Get our free email newsletter with just one click

Obituary: Petra Davies

Petra Davies pictured in 2000

Petra Davies, who has died at the age of 85, was a familiar face on television for more than four decades.

She was at her elegant best in costume dramas, notably in the family saga Whiteoaks (1951) and as Amelia Sedley in Thackeray’s Vanity Fair (1956) and Jane Fairfax in Jane Austen’s Emma (1960).

Trained at RADA in 1947-49, she spent her early career in touring theatre, revues and at the Palace Theatre, Watford.

She was seen in The Rivals alongside Kay Hammond and Athene Seyler at the Saville Theatre (1956), and shared the stage of Edinburgh’s Lyceum Theatre with Donald Wolfit in the drama A Stranger in the Tea (1960). She also took the role of Mollie Ralston in The Mousetrap at the Ambassadors Theatre briefly in 1962.

She returned to the West End as Elizabeth in Sheila Hancock’s production of Pride and Prejudice at the Arts Theatre and was an admired Masha in The Three Sisters at the Sherman Theatre, Cardiff, in 1981.

She was last seen on screen in a 1991 episode of the Ruth Rendell Mysteries before retired from acting shortly after.

An opera buff with an appreciable mezzo-soprano singing voice of her own, in 1954 she recorded an album, The Cost of Loving.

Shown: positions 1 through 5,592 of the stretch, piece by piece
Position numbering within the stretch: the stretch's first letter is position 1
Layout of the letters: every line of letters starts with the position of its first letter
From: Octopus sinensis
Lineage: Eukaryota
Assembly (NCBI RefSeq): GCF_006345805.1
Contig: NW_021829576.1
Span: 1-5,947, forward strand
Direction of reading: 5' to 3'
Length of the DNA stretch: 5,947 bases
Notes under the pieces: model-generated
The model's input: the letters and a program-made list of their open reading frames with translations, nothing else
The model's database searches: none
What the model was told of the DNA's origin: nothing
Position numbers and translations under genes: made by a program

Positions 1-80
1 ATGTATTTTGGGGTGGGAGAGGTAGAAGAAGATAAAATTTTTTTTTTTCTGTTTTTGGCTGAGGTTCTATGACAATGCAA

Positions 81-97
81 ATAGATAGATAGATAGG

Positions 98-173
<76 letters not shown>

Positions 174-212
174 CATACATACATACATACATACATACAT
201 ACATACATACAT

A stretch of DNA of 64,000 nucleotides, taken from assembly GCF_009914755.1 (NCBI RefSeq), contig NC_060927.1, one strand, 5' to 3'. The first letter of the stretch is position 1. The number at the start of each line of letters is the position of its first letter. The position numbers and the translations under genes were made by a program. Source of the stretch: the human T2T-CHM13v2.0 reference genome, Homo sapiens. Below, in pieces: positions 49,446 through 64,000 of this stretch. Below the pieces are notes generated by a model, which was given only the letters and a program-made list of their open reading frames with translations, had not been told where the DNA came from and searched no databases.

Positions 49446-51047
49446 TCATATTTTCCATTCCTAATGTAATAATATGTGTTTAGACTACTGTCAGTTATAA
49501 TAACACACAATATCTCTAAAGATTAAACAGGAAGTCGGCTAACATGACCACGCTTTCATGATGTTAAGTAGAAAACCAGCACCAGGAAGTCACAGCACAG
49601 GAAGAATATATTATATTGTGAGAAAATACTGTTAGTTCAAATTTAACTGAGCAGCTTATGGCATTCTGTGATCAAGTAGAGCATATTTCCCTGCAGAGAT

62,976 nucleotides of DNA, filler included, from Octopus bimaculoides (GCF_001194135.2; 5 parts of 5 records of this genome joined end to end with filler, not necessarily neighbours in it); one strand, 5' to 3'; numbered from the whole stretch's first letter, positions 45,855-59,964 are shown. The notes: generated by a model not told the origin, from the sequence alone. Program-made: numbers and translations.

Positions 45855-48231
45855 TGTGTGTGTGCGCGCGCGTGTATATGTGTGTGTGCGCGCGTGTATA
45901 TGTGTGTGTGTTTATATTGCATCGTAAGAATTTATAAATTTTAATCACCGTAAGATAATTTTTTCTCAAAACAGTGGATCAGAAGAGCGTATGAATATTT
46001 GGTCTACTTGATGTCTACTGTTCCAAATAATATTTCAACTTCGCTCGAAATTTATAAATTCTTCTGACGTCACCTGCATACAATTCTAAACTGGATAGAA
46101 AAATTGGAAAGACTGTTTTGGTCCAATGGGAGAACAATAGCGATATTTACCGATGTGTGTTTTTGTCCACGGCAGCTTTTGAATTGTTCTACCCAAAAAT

She was married to the actor Jack May (The Archers’ Nelson Gabriel) for 40 years until his death in 1997, and is survived by two children.

Petra Davies was born on July 24, 1930 and died on March 22, aged 85.

We need your help…

When you subscribe to The Stage, you’re investing in our journalism. And our journalism is invested in supporting theatre and the performing arts.

The Stage is a family business, operated by the same family since we were founded in 1880. We do not receive government funding. We are not owned by a large corporation. Our editorial is not dictated by ticket sales.

We are fully independent, but this means we rely on revenue from readers to survive.

Help us continue to report on great work across the UK, champion new talent and keep up our investigative journalism that holds the powerful to account. Your subscription helps ensure our journalism can continue.